Radiographer shares ‘outstanding’ MRI Safety Update and Innovations Day experience

Specialist radiographer Evelyn Neilson has shared her experience of the MRI conference, explaining the value and importance of the event

Published: 10 January 2024 Event News

The Hybrid MRI Safety Update and Innovations Day held last year was an “outstanding” and “cutting-edge” event for the medical profession, according to one radiographer.

Evelyn Neilson, specialist radiographer at the Edinburgh Royal Hospital for Children and Young People, attended the event on 16 September in Edinburgh, hosted by the MRI Safety Matters organisation.

The event’s aim is to provide opportunities to learn from leading experts and foster collaboration between staff and industry partners alike, according to event organiser and founder of MRI Safety Matters, Barbara Nugent, as well as to realise the benefits from expanding networks of like-minded professionals.

Over eighty people attended in person and a further 300 accessed it online from across the globe.

'Cutting-edge topics and innovations'

Ms Neilson said: “MRI Safety Matters ran another successful hybrid MRI Safety Update and Innovations Day in autumn 2023 with an outstanding line up of speakers. Barbara Nugent welcomed everyone to Edinburgh for an interactive day of learning delivered by experts who shared their insights on cutting-edge topics and innovations.”

Toby Gilk, a US-based MRI safety advocate and architect, delivered the keynote speech: “Are we keeping pace with growing MRI safety risks?”

Mr Gilk explained that while MRI is “generally considered a safe imaging modality”, preventable incidents continue to occur. He said it is “vital” those working with MRI understand the hazards posed by electromagnetic fields and how to mitigate them.

'Safety has not kept pace with progress'

Remarkable progress has been made in MRI technology over a short period of time – increased magnet strength, better active shielding, higher spatial resolution – but “safety has not keep pace with this progress.”

Concerns have been raised that clinical pressures, increased throughput and time constraints have led to an increasing number of incidents and greater difficulty in maintaining safe systems.

Mr Gilk emphasised that the need for increased knowledge on how to scan implants and the provision of adequate time to implement appropriate safety checks has never been greater.

Talks throughout the day

Dr Karyn Chappell, a postdoctoral research radiographer at Imperial College London gave a talk on how magic angle directional imaging (MADI) could revolutionise musculoskeletal MRI. It included how her team is developing a dedicated low field scanner for knee imaging with a rotating magnetic field. 

Ms Neilson added: “It was inspiring to hear the radiographers’ presentations. One of the many challenges Karyn's team encountered was a strange image artefact. This was found to be from a Texas radio station, broadcasting into London, on the same frequency as the scanner!”

There was radiotherapy input from the Royal Marsden’s MR Linac Operational Superintendent, Trina Herbert, who discussed implementing MRI safety in radiotherapy. Ms Herbert is an accredited MR safety officer (MRSO) and has been a “pioneer” in developing the use of MRI in radiotherapy treatment planning and helping to set up a training programme for the MR Linac team.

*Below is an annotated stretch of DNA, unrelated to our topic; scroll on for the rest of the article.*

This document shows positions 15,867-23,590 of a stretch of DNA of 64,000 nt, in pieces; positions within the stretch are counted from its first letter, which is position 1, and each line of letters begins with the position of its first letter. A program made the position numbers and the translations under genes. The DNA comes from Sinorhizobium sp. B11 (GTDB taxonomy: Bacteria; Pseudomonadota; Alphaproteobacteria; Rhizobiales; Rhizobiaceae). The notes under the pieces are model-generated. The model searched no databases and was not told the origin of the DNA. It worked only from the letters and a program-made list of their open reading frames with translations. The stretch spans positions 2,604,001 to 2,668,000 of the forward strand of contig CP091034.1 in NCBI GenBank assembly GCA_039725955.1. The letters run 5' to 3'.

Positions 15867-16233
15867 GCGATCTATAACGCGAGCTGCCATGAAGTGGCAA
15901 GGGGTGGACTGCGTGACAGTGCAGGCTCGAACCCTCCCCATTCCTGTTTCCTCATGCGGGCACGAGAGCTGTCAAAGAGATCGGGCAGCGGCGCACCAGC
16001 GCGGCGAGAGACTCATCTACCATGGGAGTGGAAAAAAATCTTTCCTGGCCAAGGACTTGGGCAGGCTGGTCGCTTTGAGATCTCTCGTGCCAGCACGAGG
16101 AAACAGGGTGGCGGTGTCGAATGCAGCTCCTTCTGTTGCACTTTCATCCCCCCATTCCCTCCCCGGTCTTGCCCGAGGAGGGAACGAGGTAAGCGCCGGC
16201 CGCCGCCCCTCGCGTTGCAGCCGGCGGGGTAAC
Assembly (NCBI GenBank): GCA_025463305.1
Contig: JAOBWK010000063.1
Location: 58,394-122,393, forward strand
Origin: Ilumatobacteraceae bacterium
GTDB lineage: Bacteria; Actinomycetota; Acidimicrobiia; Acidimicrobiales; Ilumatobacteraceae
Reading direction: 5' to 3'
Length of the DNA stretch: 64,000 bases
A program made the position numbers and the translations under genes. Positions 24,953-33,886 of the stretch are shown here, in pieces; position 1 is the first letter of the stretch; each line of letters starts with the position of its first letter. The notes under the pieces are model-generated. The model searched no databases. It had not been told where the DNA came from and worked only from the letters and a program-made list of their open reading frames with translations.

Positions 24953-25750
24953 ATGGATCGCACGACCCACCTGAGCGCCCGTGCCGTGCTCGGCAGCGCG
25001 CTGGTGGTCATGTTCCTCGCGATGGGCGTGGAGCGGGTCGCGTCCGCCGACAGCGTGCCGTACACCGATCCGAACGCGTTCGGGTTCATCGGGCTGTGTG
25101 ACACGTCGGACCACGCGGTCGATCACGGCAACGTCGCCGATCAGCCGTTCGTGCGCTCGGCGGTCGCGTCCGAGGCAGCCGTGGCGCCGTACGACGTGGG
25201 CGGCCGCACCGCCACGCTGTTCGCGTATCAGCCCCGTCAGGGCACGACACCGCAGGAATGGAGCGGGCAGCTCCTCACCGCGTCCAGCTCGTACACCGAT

Rachel Watt, specialist radiographer and spokesperson for the British Association of Magnetic Resonance Radiographers, shared the latest guidance on MRI provision for Cauda Equina Syndrome and the importance of the ‘Getting it Right First Time’ national pathway.

Philippa Bridgen, lead advanced radiographer at King’s College London, provided an insight into working with high and low field MRI systems. Ms Bridgen is part of the pioneering UK group that performed the first scans using 7 Tesla (the scientific unit used to measure how strong magnets are) to image patients under general anaesthesia and neonates. 

MRI safety considerations when scanning at high fields were discussed, as well as the transient effects experienced such as dizziness, vertigo and nystagmus.

Safety innovations

A “major highlight” of the day included the launch of the MRI Operator Notebook, an innovation first developed in the USA by MR technologist Alex Scherbakov. The notebook allows for the storing of technical data as well as device and implant details, links to safety guidance and MRI education, and custom templates for ease of use.

Barbara Nugent expanded the notebook’s content and ensured that it was extensively reviewed to create a resource suitable for scan operators in the UK and Europe. 

Ms Neilson said: “It’s a useful tool that helps to organise workplace and scanning information. It is expected to be an essential resource for learners and professionals at all stages of their career.”

The notebook was provided complimentary to all in-person attendees, and several were given away in a prize draw for virtual and on-demand participants. The notebook will continue to be provided as a complementary item for all in person attendees at future MRI Safety Matters events and the latest edition is under development.

'A wonderful day of learning'

The event wrapped up with the “highly anticipated” Q&A session. The whole event was recorded, and all participants have on-demand access.

Ms Neilson said: “Whether you joined in person or virtually, it was a wonderful day learning about the latest updates on MRI safety and innovations."

Next year’s MRI Safety Update and Innovations Day will be held on 9 November 2024 at the Royal College of Physicians of London.

The MRI Safety Update and Innovations Day has been endorsed by the College of Radiographers for CPD Now learning outcomes, as listed on the CPD Certificate of Endorsement.

Visit MRI Safety Matters for more information.

(Image: Moderator Dr Ian Cavin presiding over the Q & A session, via MRI Safety Matters)